RIP Dr. John J Hinds

#DeathIsAWanker-3St.Emlyn’s loves you John.

Thanks for being awesome and for sharing so much.

We will miss you terribly.



Please pass on your thoughts to the family via Rob Mac Sweeney (see below)

Links to some of the great work John was involved with

And of course

My top 5 reasons to attend #SMACC this year…



So I am back from an amazing few days in Chicago where the most amazing medical conference of the world just took place at McCormick place in Chicago (USA).

As a FOAM(ed) convert and avid Twitter user, I had been so far only a passive follower of this annual gathering of inspirational speakers but decided this year to attend the conference personally on the constant gentle nudging of a colleague and mentor of mine @EMManchester.

There is an argument that in the 21st century there is no need to physically attend medical conferences as most of them are relayed on social media via Twitter, YouTube, online material posts etc.  I will come back to that later.

I boarded the plane in Virchester for the windy city with a rather sceptical mindset but some degree of trepidation and landed at Chicago O’Hare airport having traveled back in time (time zone wise!) a few hours.

I was planning to have a couple of hours rest and visit the city before the academic event but my Twitter account kept buzzing of activity and I therefore found myself in a restaurant downtown with a burger washed down with some rather good american ale.

My trip had started a few hours ago only and I already managed to have a social catch up with the lovely @_NMay and some fellow emergency physicians and paramedics from Oz and the USA. Funnily enough, I had never physically met @docib who is integral part of our StEmlyns team at Virchester and an EMP in the UK so it was rather odd to finally meet him…across the pond.

The few days before the conference flew by rapidly filled in with some cultural programmes like a visit to the Art Gallery, a boat tour of the skylines of the city and food gatherings with amazing people from the four corners of the planet. It was amazing to finally physically meet face to face some of the leading figures of emergency and acute care.

The conference itself was attended by approximately 2,000 delegates and after an american style opening ceremony (jazz music, cheerleaders, confettis ), the real event unfolded with legendary  speakers like Scott Weingart, Cliff Reid, Rob Rogers, Liz Crowe  (to cite only a few!).

Themes for the talks ranged from cutting edge respiratory support to resilience for emergency physicians through our lost connection with the spiritual world.

As a conference which had truly embraced social media and  in the true spirit of FOAM(ed), real-time debates were taking place during and after sessions via the use of Twitter and questions to the speakers were also collected this way.

The tea and lunch breaks were another opportunity to catch up with the delegates and speakers who were very approachable and keen to meet with everyone. The attire of some delegates was somewhat…relaxed.




The gala dinner at Chicago Navy Pier was a success on all levels! The  theme for this year was “festival chic” (open to a wide range interpretation as you can imagine) and the British Virchester team turned up in James Bond tux and bow tie attire (which resulted in a few selfies and congrats from the crowd).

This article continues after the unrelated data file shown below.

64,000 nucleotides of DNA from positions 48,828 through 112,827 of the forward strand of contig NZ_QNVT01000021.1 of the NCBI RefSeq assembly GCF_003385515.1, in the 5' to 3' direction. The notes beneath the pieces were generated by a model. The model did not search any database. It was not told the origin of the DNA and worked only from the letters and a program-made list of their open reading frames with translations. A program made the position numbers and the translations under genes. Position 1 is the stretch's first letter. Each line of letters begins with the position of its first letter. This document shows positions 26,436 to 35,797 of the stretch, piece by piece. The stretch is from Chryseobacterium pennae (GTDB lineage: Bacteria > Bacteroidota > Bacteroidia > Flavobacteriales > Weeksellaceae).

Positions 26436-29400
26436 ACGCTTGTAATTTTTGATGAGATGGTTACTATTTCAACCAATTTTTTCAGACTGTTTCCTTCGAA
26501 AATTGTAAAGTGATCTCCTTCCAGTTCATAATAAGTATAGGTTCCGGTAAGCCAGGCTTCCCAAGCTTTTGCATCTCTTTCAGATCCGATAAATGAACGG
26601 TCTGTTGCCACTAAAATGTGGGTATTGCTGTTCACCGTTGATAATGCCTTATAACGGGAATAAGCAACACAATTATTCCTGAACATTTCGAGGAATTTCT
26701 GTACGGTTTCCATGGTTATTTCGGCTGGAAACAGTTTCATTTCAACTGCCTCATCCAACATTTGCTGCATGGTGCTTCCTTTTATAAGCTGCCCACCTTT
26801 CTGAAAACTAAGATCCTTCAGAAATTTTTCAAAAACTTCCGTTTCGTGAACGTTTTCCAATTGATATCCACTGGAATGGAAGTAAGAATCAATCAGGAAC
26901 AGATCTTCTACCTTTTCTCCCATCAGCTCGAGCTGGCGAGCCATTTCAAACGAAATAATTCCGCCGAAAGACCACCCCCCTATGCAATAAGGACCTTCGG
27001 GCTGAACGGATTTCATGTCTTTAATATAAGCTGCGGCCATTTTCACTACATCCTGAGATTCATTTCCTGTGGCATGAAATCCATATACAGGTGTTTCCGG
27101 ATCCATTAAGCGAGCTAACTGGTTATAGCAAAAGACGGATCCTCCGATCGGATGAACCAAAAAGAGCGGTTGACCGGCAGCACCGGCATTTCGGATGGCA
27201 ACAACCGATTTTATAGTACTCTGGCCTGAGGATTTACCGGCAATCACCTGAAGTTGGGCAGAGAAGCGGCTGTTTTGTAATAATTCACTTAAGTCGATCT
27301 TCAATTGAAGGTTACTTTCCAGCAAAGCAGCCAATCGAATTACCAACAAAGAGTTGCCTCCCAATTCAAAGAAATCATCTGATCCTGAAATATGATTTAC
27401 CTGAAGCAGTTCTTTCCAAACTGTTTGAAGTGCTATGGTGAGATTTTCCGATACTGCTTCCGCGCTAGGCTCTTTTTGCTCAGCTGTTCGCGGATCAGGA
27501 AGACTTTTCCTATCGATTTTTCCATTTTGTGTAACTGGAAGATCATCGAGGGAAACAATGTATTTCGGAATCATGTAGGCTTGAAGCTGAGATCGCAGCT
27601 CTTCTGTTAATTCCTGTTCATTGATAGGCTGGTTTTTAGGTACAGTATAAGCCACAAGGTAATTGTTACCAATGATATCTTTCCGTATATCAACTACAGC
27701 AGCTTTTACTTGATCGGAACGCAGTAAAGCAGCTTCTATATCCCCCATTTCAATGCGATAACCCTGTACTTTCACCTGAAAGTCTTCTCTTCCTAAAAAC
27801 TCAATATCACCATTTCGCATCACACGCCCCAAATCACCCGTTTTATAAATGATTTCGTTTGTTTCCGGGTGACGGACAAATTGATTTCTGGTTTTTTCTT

You cannot take care of the sick if you do not pay attention to your own mental and/or physical health so a group of delegates had even organised group runs along the shores of the river Chicago and Lake Michigan. Quite a performance (from me)!


It would be difficult for me to go through the benefits of attending #SMACCUS through a single blog so I tried to summarise my top ones below:

1. the conference was a true cutting edge professional meeting presenting the latest progress in the fields of emergency, pre-hospital medicine and acute care

2. as mentioned earlier, I finally connected physically with some truly inspirational people whose name I knew only through social media or as authors of published articles

3. I reconnected with some old friends and colleagues I had not seen since my university or specialty training years

4. this event was a definite drive for me to make some things change for the better in my own organisation

5. I had the opportunity to attend some of the innovative pre-conference workshops


Attending such a huge professional event can be daunting for the beginner and I would suggest the following tips if you are a “SMACC virgin”:

1. Book early to benefit from discounted conference and hotel fees. Keep in mind that it is an investment worth your money in terms of education, development, networking.

2. Reduce hotel costs by sharing a room with a colleague or friend. Some of the StEmlyns authors teamed up and roomie tales are always a laugh!

3. Become acquainted with twitter prior the conference. You do not have to be a pro but there is loads going on online before, during and after the conference too. Of course nothing stops you from attending the conference without social media: SMACC is not a conference for the geeks (only).

4. Remember that a conference is also a social event so join the official gala dinner, impromptu bar gatherings, city sight-seeings etc. Some delegates attended a baseball match and a U2 concert this year!

5. Do not be shy: go over and say hello. Chances are you already know each other on social media and everyone is much engaging.


Having returned to the UK a few days ago and back to my daily clinical work, my head is still spinning with the fantastic social and professional meets with inspirational colleagues. I can feel on me the signs and symptoms of a mythical illness called #SMACCDown: lassitude mixed with inspiration,  sadness mixed with joy,

I however feel revitalised again thinking the next SMACC event that will take place at our doorsteps in Dublin in June 2016.

So, have you got any valid reason not to attend in order to celebrate our noble profession?






#smaccUS day 1. A bountiful cornucopia of Medutainment.

Screenshot 2015-04-16 10.12.21

Day one at #smaccUS did not disappoint. An amazing musical start to the day followed by an intense plenary session with some of the luminaries of the #FOAMed movement.

The five concurrent sessions were a real challenge for the team. Where to go and what to see. A bountiful cornucopia of medutainment across a range of subjects.

Don’t forget to check out the workshop podcast here.

You can also check the thoughts of our friends from Birmingham on the HEFT cast here.

Catch up with what the St.Emlyn’s team learned on the podcast.

Before you go please don’t forget to…



#smaccUS day 0 – the workshops. St.Emlyn’s


The St.Emlyn’s team (well some of them) are currently at the greatest conference in the world. If you don’t know about Social Media and Critical Care Conference then seriously you must have been living under a rock.

This week we will be podasting, tweeting and blogging daily so keep an eye on our twitter feeds, follow the blog and subscribe to us on iTunes.